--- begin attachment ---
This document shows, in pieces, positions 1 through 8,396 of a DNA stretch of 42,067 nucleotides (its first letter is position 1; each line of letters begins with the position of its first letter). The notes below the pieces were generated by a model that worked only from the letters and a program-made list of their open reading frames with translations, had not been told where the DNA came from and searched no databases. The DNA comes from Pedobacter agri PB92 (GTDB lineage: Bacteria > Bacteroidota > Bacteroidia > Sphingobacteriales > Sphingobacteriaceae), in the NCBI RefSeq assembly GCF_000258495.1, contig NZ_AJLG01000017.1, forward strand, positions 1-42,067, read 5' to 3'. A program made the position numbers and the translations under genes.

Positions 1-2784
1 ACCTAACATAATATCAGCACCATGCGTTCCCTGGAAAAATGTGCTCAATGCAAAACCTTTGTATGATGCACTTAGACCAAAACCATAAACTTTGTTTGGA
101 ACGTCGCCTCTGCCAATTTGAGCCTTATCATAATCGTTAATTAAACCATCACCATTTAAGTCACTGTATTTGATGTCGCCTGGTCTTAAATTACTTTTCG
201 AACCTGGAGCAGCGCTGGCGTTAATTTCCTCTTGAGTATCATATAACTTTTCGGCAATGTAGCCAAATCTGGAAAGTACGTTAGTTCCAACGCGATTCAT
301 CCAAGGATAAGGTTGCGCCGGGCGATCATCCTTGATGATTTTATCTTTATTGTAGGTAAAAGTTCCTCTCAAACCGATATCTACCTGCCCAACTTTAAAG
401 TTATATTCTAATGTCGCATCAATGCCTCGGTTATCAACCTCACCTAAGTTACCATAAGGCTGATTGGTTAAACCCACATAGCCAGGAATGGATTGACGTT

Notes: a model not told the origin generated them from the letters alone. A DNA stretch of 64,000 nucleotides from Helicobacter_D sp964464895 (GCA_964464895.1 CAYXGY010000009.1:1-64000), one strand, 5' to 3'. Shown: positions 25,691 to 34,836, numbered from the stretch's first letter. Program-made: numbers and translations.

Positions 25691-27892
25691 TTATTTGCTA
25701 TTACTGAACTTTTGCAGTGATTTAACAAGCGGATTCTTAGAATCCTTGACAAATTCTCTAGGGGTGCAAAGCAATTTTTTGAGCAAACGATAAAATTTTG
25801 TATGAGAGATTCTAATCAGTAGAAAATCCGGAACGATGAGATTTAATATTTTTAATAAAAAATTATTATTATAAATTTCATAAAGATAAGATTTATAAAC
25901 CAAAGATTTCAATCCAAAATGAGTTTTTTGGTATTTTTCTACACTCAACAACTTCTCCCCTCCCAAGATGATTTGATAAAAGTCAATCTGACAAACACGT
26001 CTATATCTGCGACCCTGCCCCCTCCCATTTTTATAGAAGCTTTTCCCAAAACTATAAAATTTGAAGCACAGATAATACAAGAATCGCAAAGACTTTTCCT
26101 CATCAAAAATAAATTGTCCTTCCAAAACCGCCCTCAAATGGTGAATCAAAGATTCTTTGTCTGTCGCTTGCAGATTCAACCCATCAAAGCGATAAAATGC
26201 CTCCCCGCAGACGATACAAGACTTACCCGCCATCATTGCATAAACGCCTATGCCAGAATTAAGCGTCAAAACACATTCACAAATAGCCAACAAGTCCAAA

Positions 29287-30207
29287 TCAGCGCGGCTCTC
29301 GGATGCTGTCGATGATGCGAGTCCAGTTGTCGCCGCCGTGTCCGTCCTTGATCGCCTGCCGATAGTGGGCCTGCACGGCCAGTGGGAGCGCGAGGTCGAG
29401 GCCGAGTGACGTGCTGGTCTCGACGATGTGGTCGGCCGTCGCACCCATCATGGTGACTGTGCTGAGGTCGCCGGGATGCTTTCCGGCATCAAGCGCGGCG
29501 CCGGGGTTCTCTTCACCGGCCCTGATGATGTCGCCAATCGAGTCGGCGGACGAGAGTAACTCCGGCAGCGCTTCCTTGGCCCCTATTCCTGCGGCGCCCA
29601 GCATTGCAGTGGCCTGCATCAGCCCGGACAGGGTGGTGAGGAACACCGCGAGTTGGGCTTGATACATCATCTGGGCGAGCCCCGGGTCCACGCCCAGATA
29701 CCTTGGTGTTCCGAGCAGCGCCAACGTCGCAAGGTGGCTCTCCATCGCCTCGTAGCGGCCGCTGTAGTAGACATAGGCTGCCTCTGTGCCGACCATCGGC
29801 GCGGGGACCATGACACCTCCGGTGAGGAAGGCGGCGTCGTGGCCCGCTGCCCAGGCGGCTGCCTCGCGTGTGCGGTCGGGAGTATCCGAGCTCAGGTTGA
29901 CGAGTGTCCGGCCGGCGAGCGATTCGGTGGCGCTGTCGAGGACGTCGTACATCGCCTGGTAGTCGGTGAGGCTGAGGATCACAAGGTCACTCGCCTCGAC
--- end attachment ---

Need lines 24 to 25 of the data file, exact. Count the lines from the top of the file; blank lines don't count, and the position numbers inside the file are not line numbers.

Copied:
29801 GCGGGGACCATGACACCTCCGGTGAGGAAGGCGGCGTCGTGGCCCGCTGCCCAGGCGGCTGCCTCGCGTGTGCGGTCGGGAGTATCCGAGCTCAGGTTGA
29901 CGAGTGTCCGGCCGGCGAGCGATTCGGTGGCGCTGTCGAGGACGTCGTACATCGCCTGGTAGTCGGTGAGGCTGAGGATCACAAGGTCACTCGCCTCGAC